Now, end of Rs 2000 note looks increasingly inevitable
RTI response gives boost to speculation that the life of the highest currency denomination may not be that long.
November 8 last year, in a surprise televised address, Prime Minister Narendra Modi declared that Rs 500 and Rs 1,000 notes would cease to be legal tender from midnight, and would be replaced by new Rs 500 and Rs 2,000 rupee notes.Read more ↓
With that the PM rendered 86 per cent of currency in circulation worthless even as the entire economy was simply running on cash till then. That also meant businesses refusing to accept the two notes as payment.
While the government gloated over demonetisation as a move to crack down on black money and tax evasion (with later rhetorical insertions of striking at terrorist funding operations as well as cashless economy), many initially saw the cash recall as a price worth paying to wipe out corruption – even if that meant the poor paying with their lives.
For the next one year, cash dominated every conversation in the country – from policy-makers to TV anchors, daily wagers to housewives – there was no one left untouched by the impact of PM’s “surgical strike”.
The nation was divided into two sides – pro-demonetisation (read pro-Modi) and anti-demonetisation – which also led to the tagging of “nationalist” and “anti-nationalist” depending on which side of the debate one was.
A year on, many who advocated and fiercely defended the PM’s move have come to the conclusion that they were perhaps wrong – demonetisation wasn’t a success after all – especially after the revelation that nearly 99 per cent of the scrapped notes have come back to the RBI. However, the advocates still stick to the “good intention” part of the argument behind the sudden move and believe demonetisation to be essentially a “good move that was badly implemented”.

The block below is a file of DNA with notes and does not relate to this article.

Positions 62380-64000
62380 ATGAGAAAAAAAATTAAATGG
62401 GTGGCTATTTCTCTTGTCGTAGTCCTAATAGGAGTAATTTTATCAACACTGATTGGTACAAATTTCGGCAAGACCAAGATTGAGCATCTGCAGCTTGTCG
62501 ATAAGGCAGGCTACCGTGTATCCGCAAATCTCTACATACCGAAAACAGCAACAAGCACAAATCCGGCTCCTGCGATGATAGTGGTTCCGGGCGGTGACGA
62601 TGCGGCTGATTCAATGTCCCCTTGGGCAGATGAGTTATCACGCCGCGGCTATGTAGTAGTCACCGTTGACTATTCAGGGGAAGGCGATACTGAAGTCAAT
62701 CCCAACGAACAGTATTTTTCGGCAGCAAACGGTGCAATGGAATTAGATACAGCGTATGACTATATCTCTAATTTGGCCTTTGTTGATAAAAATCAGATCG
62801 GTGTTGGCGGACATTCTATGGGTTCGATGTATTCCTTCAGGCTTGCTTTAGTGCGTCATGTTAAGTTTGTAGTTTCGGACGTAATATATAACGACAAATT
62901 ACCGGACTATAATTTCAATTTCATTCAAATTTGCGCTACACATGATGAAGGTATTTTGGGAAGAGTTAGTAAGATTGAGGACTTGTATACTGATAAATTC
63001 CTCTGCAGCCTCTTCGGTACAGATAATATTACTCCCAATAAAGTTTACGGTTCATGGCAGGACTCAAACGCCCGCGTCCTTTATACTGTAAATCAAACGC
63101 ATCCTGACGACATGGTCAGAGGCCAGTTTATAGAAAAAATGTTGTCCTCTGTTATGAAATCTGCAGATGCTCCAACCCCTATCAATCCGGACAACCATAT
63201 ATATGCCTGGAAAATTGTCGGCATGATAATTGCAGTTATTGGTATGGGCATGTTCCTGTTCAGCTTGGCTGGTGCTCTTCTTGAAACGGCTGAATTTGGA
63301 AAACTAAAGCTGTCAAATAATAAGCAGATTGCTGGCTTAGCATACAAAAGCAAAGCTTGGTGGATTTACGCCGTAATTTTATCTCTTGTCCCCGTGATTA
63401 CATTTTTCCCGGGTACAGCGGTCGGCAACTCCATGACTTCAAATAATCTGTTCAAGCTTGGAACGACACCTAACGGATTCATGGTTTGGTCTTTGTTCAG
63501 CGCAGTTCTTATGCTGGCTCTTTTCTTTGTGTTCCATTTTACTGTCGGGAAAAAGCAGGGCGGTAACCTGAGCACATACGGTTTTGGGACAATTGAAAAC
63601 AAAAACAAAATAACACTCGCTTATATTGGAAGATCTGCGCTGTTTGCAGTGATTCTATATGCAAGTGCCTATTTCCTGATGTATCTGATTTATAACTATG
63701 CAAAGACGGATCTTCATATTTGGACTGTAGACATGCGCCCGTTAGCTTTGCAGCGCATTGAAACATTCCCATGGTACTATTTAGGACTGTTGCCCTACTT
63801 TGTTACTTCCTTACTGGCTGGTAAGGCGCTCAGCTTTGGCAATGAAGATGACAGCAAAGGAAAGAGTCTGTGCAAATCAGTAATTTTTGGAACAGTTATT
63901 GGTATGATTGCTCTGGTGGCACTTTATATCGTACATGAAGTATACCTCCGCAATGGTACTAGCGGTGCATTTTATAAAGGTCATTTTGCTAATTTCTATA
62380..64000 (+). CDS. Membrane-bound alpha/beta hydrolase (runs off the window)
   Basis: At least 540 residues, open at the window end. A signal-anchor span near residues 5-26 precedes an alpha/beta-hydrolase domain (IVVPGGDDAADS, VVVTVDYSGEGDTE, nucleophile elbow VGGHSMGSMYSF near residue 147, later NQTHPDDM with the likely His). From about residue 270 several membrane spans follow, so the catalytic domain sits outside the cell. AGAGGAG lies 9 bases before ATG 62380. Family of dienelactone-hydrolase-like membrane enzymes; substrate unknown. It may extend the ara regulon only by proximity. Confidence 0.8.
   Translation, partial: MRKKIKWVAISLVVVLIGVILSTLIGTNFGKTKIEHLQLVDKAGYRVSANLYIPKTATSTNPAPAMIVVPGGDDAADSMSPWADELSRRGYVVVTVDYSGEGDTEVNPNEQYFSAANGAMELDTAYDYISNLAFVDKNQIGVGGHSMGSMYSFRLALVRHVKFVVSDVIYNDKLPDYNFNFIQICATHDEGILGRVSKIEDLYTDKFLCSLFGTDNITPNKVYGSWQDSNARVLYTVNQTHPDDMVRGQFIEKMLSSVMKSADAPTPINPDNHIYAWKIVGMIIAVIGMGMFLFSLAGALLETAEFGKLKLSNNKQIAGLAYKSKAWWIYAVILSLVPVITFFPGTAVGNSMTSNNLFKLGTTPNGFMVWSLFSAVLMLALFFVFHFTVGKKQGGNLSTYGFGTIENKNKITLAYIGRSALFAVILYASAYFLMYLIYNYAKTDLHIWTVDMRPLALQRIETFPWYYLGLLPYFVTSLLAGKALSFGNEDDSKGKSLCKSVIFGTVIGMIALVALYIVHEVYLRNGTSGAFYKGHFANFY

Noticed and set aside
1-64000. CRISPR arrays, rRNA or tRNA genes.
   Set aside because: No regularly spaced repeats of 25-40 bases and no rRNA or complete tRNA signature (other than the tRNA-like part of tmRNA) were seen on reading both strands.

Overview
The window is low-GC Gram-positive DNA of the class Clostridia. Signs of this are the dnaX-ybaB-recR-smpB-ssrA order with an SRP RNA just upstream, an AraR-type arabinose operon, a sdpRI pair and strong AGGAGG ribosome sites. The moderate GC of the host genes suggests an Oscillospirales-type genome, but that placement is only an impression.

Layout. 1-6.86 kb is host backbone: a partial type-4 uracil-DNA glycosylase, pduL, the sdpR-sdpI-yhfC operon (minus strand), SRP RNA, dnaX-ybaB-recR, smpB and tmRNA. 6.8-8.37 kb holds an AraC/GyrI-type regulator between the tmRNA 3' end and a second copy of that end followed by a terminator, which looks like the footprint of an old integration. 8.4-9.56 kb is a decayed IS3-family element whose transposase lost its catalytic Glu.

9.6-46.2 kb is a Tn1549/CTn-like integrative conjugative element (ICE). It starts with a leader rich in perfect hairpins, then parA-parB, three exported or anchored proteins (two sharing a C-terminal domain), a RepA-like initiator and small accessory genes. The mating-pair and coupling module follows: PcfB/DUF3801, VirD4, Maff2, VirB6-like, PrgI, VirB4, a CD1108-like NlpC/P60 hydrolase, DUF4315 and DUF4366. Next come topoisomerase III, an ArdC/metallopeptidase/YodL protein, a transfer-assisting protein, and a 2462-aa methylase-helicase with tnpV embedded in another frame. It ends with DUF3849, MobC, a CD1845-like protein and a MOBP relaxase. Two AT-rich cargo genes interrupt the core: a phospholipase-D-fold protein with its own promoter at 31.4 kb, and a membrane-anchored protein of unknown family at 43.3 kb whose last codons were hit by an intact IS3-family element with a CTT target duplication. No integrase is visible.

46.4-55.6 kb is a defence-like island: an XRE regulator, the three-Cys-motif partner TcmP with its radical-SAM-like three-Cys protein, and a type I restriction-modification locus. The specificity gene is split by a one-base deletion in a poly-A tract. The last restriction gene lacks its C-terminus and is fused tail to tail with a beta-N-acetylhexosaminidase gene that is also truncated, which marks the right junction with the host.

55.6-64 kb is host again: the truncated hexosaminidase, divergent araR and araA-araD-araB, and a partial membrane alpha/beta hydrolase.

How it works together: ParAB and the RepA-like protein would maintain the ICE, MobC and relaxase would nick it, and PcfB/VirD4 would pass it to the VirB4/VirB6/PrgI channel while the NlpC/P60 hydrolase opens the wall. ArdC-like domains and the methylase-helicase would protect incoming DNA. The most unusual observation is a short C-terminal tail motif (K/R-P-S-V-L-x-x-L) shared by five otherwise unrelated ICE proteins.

The biggest visible after-effect of demonetisation was the introduction of Rs 2,000 notes. In the last one year, there have been several news reports which suggested that the new Rs 2000 notes too will be scrapped eventually.
Barely a month after its introduction, in December 2016, RSS ideologue S Gurumurthy warned everyone to think twice before hoarding Rs 2000 notes as the government will gradually phase them out.
In July, The Economic Times reported that the supply of Rs 2,000 notes from the RBI has declined, leading to the speculation that there might be a deliberate plan to limit the supply of these notes.
At the same time a Livemint report said the RBI has stopped printingthe Rs 2,000 notes and will not be bringing new notes of that denomination in the current financial year.
The government, however, has been consistently denying such reports. In April, government, in Rajya Sabha, said there are no plans to demonetise the new Rs 2,000 notes.
In August, finance minister Arun Jaitley when asked whether the government is considering to phase out Rs 2000 notes, he said: “No, there was no such discussion.”
Amid this uncertainty, India Today TV tried to find out the truth. We filed a Right to Information application before the Reserve Bank of India.
We got a response to our RTI query from the Security Printing and Minting Corporation of India Limited – a wholly owned company of the government of India engaged in the minting of coins and printing of currency/bank notes.
It said: “To print Rs 2,000 currency notes no demand has been made by the RBI to the SPMCIL.”
It further said that “presently under the printing presses of SPMCIL only Rs 500 (new) and other notes of lower denominations (but not Rs 5 and Rs 2) are [being] printed”.
The nodal body of the government, which is responsible for printing currency notes, is not printing Rs 2,000 notes. The RBI, which “regulates the issue of bank notes”, has asked it to do so.
It’s not clear from the SPMCIL’s response if this halt in printing is temporary or permanent. But if they stop printing it and start circulating lower denomination notes, there is a possibility that slowly the Rs 2,000 notes may be phased out.
If nothing else, the RTI response gives boost to speculation that the life of the highest currency denomination – the very pink, very fragile-looking Rs 2000 – may not be that long.
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